Writing in Escapist magazine (issue 61 of September 5th, 2006), John Szczepaniak laments: “Few know the real truth about who creates videogames [...] It must also be noted with bitter irony that for a medium which is forever debated as being "art," the people behind it seldom get the acknowledgement deserved.” Beyond numerous blogs maintained by game developers and the occasional interview or studio profile in a trade magazine, little indeed is known about the people behind the keyboards. The situation is even worse at the level of academic research: even though studying games is incredibly popular among scholars and students alike, few professors seem to be interested in the professionals (and amateurs) who make the games they play.(1)

As researchers at Indiana University's Department of Telecommunications – where part of the graduate program is designed to train people for jobs in the digital game industry – we took up the challenge. We wanted to know not only who game developers are, but also what they do, how they go about doing it, and what their work means to them. Thus we set out to review the available scholarly literature on the making of computer and video games, reports in trade magazines and journal articles (including IGDA white papers), posts on group and individual weblogs of game developers. Then we went to the GDC of 2006 and 2007 and talked with lots of developers, attended IGDA sessions on Quality of Life issues, e-mailed our contacts in the game industry as well as (the few) colleagues studying gamework at universities all over the world. Put together, this material tells a comprehensive story about the key issues informing and influencing the working lives and professional identity of gameworkers.(2)
...
The ability for external organizations such as unions or industry associations such as the IGDA to influence, establish or enforce industry standards has thus far been marginal. The settlements by EA following the ea_spouse case of extreme workers' rights violations were followed by a movement of hundreds of workers from their Los Angeles based studio to studios in Florida and Canada. As many states (such as Texas and Washington) and countries (like Canada and the U.K.) provide tax incentives and other regulatory waivers to software companies, precedent has been set for game companies to cluster based on local or regional legal benefits and deregulatory frameworks regarding, for example, workers' rights. The South Korean government has even dropped the requirement of military service for those willing to work in the game industry, considering digital games key to the international export of Korean culture. Developer organizations, such as the IGDA, could be an adequate or helpful representation of developer interests but are largely powerless, and thus act more as advocacy groups. As organization structures shift towards outsourcing – an estimated 60% of game studios outsource today, primarily in the areas of localization, cinematics, sound design, game testing, middleware and artwork – and an almost exclusive reliance on contingent labor, the strong social networks needed to take collective action and participate in unions or advocacy groups effectively evaporate.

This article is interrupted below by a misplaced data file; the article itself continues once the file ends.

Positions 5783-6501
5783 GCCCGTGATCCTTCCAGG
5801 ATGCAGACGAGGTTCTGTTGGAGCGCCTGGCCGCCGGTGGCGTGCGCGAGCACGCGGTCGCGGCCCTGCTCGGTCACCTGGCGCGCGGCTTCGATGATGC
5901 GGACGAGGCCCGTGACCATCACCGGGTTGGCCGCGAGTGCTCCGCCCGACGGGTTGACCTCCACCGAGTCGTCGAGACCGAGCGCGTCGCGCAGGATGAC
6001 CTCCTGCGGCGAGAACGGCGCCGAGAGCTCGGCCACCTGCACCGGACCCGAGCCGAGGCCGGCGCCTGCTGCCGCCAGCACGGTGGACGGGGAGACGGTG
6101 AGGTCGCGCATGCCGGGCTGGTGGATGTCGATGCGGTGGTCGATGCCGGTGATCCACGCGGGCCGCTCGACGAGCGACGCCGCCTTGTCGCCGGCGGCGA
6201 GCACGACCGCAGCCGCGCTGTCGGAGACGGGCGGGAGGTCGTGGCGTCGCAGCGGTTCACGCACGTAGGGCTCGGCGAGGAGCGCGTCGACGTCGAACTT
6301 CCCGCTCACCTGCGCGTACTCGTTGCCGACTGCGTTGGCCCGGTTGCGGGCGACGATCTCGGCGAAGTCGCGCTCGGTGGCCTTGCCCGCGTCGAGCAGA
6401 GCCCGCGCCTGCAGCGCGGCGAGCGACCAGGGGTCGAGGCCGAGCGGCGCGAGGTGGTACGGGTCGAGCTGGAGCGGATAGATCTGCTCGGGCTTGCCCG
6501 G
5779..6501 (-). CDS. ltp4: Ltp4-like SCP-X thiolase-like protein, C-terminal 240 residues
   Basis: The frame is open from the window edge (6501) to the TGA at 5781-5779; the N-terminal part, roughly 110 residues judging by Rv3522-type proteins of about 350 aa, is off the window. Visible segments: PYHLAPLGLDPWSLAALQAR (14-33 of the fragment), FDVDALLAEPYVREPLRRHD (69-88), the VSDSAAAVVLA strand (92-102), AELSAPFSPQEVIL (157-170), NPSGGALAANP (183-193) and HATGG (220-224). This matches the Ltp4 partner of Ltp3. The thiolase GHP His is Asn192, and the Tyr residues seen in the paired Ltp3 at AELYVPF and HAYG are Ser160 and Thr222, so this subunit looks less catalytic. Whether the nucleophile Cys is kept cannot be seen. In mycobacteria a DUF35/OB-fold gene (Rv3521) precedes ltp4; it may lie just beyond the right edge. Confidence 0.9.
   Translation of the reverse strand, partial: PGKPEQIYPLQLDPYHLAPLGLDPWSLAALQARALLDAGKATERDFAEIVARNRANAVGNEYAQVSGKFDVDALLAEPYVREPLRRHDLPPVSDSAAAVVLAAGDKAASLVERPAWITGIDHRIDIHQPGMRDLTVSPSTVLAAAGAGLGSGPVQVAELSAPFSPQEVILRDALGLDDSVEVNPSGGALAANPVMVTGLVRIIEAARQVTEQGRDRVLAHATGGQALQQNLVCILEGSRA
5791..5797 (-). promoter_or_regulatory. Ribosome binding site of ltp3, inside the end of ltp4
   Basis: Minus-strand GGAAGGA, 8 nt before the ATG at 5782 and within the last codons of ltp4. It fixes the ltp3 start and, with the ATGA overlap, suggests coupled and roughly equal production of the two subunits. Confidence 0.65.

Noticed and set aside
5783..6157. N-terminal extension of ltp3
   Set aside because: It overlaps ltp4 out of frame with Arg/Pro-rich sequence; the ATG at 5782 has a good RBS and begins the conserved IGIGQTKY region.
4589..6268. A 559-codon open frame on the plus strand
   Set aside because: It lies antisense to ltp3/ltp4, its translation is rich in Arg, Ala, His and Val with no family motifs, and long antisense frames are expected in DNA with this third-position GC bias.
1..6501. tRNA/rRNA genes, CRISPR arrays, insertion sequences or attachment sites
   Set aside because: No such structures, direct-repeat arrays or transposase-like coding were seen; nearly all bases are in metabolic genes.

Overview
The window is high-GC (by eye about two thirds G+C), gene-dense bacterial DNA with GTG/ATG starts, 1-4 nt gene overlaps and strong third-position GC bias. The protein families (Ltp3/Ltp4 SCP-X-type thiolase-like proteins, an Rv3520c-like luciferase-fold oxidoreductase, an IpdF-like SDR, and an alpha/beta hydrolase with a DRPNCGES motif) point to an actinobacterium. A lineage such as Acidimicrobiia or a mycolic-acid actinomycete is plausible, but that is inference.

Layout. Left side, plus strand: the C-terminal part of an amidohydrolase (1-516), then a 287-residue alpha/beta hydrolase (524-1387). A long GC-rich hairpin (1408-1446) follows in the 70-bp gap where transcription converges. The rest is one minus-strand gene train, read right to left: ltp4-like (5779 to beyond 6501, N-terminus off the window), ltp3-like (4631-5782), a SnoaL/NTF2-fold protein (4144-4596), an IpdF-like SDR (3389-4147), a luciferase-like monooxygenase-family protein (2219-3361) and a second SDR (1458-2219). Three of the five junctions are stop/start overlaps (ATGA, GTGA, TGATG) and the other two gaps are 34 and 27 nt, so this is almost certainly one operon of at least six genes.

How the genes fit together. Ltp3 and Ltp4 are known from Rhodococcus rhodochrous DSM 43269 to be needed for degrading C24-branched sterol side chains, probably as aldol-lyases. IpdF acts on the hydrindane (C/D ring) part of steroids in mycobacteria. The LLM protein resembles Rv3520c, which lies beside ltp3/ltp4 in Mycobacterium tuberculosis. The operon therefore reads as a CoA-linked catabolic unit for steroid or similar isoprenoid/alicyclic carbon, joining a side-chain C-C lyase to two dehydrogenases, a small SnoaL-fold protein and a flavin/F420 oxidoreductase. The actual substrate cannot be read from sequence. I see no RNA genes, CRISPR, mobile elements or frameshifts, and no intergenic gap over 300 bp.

...
Considering earlier comments on the blurring of work and play among those who play games, as well as the “work as play” ethos in most game development houses, a picture emerges of an environment where the organization of work cannot be seen separately from personal preferences and individual negotiations. Yet such a conclusion runs counter to the signaled managerial practice of a militarized systematic division of labor (at least on paper), that models industry productivity based on milestones. This among a professional context that can be characterized by increasing corporate pressures to bring in significant returns on investment. In this system, the identity of professional game developers must be seen as inseparable from the products of their work – making clear crediting standards vital and all too often vague.

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1 Comments:

  • Hey – since you’re a YouTuber, you might want to check this out… There’s a video company that’s recruiting
    YouTubers and if they like your stuff, (and they should) they will actually pay you when your video gets a hit.
    Here’s their link… www.flownetworkproductions.com/videorevenue.htm. It’s about time the people who make
    the videos get some of the money instead ng to YouTube!

    By Anonymous BJ, at 5/30/2007 07:46:00 AM